Montreal View: City’s small shops getting short shrift

The depression seems to be over in Montreal, but it appears it will be some time before a fistful of new, fat accounts open up, or before an existing fat account decides to take a chance on any of the city's...

The depression seems to be over in Montreal, but it appears it will be some time before a fistful of new, fat accounts open up, or before an existing fat account decides to take a chance on any of the city’s smaller agencies.

It’s time the advertising pie began to be reallocated in this city because the existing situation looks like China circa 1951 with a one- or two-company monopoly.

This is a guess, but, Cossette Communication-Marketing and bcp must have a combined hold on 80% of the business in Quebec, and something like a 90% hold on the really high-spending accounts.

Since 1992, bcp and Cossette have been picking up new accounts and winning account reviews at warp speed.

And, they’ve also been picking up every new, little piece of business the city was lucky enough to see.

This happened throughout 1994 as well.

Few of the city’s vast array of excellent small shops are even invited to pitch. Every time there is an account review or a short-list, we keep seeing the same five or six shops, all of them large by Quebec standards.


And, then, surprise, surprise, bcp or Cossette wins it. It’s becoming ultra-predictable.

Both these companies do great work, but there are others out there who can use the work more, and can easily match the quality of their creative work.

bcp and Cossette aren’t winning the accounts because they have larger offices, larger media departments, older senior partners, or more pretty suits.

Then, what to explain this apparently inexorable tendency towards a one-/two-agency dictatorship?

Fear. Large agencies make clients feel safe. Like most people, clients are afraid of trying new things.

More timid

And, a depression makes them even more timid. There is a perceived safety/comfort factor in having a large shop working for you.

Yes, they might be a lot more expensive, but you don’t have to worry if something goes wrong because you did ‘the right and safe thing.’

Writing sometime in the early 1960s, during one of the golden eras in Western capitalism, just before his shop went public, David Ogilvy said he wished he had been building his agency in the 1930s.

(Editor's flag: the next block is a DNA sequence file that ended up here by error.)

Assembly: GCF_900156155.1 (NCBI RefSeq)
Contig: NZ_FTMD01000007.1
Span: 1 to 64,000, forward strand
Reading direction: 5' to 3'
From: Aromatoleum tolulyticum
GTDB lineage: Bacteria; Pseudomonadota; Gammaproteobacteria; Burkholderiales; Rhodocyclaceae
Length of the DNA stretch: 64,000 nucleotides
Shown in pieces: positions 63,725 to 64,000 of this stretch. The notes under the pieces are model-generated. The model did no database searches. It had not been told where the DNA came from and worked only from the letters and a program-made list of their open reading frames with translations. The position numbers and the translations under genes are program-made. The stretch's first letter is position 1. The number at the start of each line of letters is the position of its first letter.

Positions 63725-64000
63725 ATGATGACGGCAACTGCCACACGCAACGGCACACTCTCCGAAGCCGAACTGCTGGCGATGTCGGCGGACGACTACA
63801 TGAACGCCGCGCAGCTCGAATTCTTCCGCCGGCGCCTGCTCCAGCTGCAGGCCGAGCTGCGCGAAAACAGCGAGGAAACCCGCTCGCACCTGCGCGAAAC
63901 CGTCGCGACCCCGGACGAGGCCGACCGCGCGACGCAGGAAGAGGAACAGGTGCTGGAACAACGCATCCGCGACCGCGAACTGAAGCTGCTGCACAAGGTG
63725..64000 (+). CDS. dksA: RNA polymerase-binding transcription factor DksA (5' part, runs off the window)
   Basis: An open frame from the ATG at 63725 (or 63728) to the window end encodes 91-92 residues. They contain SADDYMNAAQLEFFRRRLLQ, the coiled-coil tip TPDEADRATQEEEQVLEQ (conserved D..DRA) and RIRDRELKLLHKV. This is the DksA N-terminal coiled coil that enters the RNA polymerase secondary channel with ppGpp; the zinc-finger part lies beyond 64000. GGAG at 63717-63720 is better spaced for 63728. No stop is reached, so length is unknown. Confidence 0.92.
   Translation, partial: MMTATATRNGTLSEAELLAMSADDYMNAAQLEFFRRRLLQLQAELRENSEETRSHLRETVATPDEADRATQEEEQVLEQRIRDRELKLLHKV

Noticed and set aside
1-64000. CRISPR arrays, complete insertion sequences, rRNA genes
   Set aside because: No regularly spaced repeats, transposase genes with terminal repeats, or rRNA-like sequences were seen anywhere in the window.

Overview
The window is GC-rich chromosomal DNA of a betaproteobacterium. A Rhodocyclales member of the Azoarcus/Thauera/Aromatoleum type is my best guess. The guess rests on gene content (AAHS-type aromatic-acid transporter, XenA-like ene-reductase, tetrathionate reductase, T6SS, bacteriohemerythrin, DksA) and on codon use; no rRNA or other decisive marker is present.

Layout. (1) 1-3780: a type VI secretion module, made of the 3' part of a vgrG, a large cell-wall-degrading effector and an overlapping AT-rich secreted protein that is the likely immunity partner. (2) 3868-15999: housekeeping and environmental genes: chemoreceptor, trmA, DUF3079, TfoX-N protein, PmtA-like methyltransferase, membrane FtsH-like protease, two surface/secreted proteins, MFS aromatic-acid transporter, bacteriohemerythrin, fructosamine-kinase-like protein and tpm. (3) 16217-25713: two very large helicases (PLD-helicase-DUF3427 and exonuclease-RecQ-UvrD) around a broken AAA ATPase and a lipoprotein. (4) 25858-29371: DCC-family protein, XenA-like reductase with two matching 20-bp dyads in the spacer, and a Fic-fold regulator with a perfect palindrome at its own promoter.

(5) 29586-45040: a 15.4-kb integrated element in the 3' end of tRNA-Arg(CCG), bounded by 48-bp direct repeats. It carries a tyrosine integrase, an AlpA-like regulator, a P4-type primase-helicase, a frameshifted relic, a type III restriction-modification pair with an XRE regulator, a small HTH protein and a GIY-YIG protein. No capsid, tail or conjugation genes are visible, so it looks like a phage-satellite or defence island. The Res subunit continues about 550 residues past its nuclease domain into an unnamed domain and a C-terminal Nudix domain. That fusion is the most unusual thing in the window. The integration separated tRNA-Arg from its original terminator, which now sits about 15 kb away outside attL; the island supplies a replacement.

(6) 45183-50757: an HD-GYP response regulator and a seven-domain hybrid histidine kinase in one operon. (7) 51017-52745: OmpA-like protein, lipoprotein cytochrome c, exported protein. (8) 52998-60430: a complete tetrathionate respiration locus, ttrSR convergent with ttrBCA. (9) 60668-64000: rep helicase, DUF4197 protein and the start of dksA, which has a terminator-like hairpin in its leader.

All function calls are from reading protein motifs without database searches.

He mistakenly believed the Depression of the ’30s had given many agencies the opportunity to pitch and win accounts that they would never otherwise have had a chance of winning.

He thought that the Depression forced people to take chances. Ha.

He couldn’t have been more wrong. In 1991, I was hoping he was right for selfish reasons.

Ogilvy was actually incredibly lucky to have been building his agency when he did. He would not have been nearly so successful today, definitely not from a home base in Montreal.

It would still be difficult today, even in New York or London.

And, the Saatchi brothers, and Martin Sorrell’s wpp would not be able to build today what they built in the 1970s and 1980s.

These people and their companies exemplified their times. Their leveraged buying sprees represented the culmination of a frenzy of economic activity that began following the Second World War.

David Ogilvy built his shop (in the 1960s) when wealth was being created, and the Saatchi brothers and Sorrell came along as the financiers who tried to find hidden value in what had been created.

Neither Saatchi brother has a seat on the board of the company he founded, and wpp was most recently half-owned by creditors.

Buyer beware

Some people made a lot of money thanks to these guys, but even more lost money. Buyer beware.

What this comes down to is, and this is by no means an insight, nor is it pessimism, self-appointed genius-gurus we advertising and pr people might be, we are but a tiny element in this thing called the global economy and the human condition.

The smart and creative are not running things. It’s everybody else.

We live in a frail and unpredictable industry that is, unfortunately, too closely tied to the performance of the rest of the economy.

Ad agencies are treated like rock stars during boom times, and whipped like dogs during bad times.

In a depression, there are two types of agencies that survive: the large, rich ones, and the small street-fighters.

Many of the clients in Quebec have it wrong. When the times get tough, the best people to help develop streetwise strategies are the streetwise.

Michael Judson is president of Judson Woods, a public relations and advertising company in Montreal.